Create lifetime memories with your students on a swamp adventure!
Let our fascinating attractions and hands-on programs reinforce your classroom lessons. Educational programs are designed for 15-25 students at a time. Programs last 30-45 minutes.
ReservationsAdvance reservations are required for all field trips. Reservations are taken beginning August 1 and fill quickly for the entire school year.
For more information, contact Liz Vaughn at (843) 553-0515 or email [email protected].
To help plan your trip, see our list of teacher resources.
Important Admission Information
- Prices reflect discount with reservation
- Unscheduled groups are charged full gate admission.
- Assigned chaperones receive discounted admission; please phone for details
- Siblings (age 3 and up) that attend any trip are charged admission.
Natural History Programs
These programs can be adapted for most ages and abilities
The best way to see a swamp is by boat! Enjoy a safe ride through the blackwater swamp as our staff paddle large flat-bottomed boats among the cypress trees. Look for alligators, turtles, and birds.
Students are introduced to reptiles and amphibians through the use of live animals, bones, skins, and discussion. This hands-on lecture compares these two classes of animals.
Students can fish from the edge of the swamp with long-handled strainers for the entire program. They are able to study aquatic life close-up and identify the plants, fish, and insects that they have captured.
Blow up the Swamp
The program begins with a short session of dip netting, then students view their catches, magnified through a video microscope. Adaptations and life cycles are discussed.
Using skulls and mounts, this program explores the various features of fish that are necessary for life under water. Students are then given a tour of our Swamparium to see and discuss live examples.
From Worms to Wings
Students examine the life cycle and physiology of butterflies using both live & preserved specimens. The lesson continues at the giant butterfly sculpture and includes a tour of the Butterfly House.
Students learn why plants have flowers and fruits. Then they tour the gardens in and around the Butterfly House to find examples of what they have learned.
Big Bunt Hunt
Students explore rotting logs to discover native arthropods at work in the food chain. They will then view their catches through a video microscope. Adaptations and life cycles are discussed.
Birds of a Feather
Students learn about the wide variety of adaptations in birds and their use in identification. They are then led on an outdoor bird search using binoculars.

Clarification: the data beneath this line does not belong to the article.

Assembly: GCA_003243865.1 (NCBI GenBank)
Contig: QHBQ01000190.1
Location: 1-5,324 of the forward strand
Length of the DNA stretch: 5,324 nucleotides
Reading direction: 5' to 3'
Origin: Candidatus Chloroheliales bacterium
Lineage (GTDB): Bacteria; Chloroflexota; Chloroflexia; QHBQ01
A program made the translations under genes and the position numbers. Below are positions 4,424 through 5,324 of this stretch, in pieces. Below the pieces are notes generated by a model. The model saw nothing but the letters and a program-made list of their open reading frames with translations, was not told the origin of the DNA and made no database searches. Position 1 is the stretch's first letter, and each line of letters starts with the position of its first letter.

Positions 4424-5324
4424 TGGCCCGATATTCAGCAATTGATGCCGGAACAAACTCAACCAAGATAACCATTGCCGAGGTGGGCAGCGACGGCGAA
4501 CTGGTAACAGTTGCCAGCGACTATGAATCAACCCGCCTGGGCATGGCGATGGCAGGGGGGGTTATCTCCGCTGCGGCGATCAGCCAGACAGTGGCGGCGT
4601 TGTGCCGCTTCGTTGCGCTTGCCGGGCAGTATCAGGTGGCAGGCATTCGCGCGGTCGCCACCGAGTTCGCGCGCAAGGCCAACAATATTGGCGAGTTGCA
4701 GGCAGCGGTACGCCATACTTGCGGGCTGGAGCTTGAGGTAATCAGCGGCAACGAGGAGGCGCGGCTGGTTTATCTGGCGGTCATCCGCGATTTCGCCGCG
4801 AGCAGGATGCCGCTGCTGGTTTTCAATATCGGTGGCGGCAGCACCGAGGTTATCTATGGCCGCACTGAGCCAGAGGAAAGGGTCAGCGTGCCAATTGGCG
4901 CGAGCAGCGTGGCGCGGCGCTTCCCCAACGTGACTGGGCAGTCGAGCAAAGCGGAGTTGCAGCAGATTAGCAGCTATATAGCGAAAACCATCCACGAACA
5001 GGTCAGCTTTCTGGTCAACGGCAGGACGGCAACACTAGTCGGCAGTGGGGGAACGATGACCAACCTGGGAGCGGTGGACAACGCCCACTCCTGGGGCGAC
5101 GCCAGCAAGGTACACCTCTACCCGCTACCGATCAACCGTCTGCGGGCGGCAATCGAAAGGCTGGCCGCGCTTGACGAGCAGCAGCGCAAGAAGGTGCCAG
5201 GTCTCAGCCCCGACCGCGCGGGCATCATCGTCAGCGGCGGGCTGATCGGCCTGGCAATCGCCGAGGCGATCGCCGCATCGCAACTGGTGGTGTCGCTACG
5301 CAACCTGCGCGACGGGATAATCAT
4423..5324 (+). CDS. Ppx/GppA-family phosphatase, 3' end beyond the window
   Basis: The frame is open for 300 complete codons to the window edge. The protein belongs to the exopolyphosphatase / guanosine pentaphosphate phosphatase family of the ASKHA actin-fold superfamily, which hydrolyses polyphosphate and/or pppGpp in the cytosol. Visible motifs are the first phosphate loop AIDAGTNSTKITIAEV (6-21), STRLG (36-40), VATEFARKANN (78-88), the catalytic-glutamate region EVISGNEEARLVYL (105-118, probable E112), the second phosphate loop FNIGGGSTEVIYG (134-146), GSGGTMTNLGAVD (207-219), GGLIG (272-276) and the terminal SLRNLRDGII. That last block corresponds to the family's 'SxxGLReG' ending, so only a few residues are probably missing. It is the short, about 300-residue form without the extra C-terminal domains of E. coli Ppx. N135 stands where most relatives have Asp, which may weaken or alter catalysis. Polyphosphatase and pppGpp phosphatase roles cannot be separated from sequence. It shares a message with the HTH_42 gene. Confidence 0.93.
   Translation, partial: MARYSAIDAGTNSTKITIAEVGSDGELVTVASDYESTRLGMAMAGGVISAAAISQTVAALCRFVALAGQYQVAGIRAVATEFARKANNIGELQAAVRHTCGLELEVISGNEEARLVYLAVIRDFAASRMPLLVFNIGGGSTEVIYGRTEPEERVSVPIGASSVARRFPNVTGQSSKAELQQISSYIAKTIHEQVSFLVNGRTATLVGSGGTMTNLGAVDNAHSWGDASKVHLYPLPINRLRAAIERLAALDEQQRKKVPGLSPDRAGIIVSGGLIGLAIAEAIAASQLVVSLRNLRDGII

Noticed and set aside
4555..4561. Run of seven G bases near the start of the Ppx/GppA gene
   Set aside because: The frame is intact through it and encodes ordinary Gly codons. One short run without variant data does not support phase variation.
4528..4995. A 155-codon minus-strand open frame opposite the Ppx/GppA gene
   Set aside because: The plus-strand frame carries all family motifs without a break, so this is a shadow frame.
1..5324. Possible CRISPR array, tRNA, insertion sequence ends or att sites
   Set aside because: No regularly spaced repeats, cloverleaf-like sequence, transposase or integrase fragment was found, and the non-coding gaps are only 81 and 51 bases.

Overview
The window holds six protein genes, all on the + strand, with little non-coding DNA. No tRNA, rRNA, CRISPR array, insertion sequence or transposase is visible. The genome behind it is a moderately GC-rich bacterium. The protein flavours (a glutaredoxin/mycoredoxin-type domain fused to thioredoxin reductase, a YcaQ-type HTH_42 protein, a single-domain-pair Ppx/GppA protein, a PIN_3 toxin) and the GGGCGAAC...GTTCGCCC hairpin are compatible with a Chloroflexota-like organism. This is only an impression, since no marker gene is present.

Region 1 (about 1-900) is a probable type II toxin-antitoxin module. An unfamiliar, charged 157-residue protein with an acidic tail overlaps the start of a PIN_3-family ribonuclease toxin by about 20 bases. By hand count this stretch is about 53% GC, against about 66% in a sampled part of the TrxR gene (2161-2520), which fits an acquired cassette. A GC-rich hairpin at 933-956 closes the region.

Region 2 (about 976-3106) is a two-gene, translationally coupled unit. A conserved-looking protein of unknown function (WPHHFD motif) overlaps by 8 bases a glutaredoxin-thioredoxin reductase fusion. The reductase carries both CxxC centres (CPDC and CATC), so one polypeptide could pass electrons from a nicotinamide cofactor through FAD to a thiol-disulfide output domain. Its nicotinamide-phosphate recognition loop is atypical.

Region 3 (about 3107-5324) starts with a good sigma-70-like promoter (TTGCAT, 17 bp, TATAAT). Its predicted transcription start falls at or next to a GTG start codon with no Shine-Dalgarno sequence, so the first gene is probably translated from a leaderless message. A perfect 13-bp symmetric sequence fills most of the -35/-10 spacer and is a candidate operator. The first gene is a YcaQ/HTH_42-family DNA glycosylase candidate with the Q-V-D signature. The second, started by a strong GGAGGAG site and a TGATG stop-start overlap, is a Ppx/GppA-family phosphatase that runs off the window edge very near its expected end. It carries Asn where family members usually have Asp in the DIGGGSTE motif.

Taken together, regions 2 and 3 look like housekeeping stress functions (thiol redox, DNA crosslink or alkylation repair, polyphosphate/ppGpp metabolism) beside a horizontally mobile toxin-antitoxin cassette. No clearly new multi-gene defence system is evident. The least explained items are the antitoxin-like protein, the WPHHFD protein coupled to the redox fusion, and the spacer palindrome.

This program defines fossils and their formation in the changing South Carolina landscape. Students are able to search outside in the sand for real fossils and keep their finds.
See more and have your questions answered on this guided tour of the Butterfly House and Swamparium. A good choice for groups who won’t have time to visit these buildings on their own after the programs.
Cultural History Programs
Designed for 3rd to 5th grade
Cypress Gardens is offering four new educational programs focusing on cultural history. These new programs will complement the natural history programs already offered to local schools. These cultural history programs are designed to address the SC Academic Standards for Social Studies, Science, and Math for 3rd to 5th grade.
This program promotes the understanding of African crafts and skill brought to South Carolina through slave trade. Students will make & decorate a pot using techniques similar to those used by African American slaves in the Lowcountry.
This program teaches the basic principles for sorting & interpreting objects found at archaeological sites. Students will sort and identify objects from a replica site. They will explore how these objects tell us about the former inhabitants or activities that occurred at the site.
History of Rice in SC
This program shares the historical and cultural significance of rice and other African plants. Students will learn about the history of rice production in the Lowcountry to better understand its importance to the historical development of the state. Students will visit a demonstration rice field to learn how African American slaves constructed and maintained rice fields.
The program teaches basic archaeological principles. Students will “excavate” a replica unit, map the objects they find, and interpret the past activity they think is represented by the artifacts they have uncovered.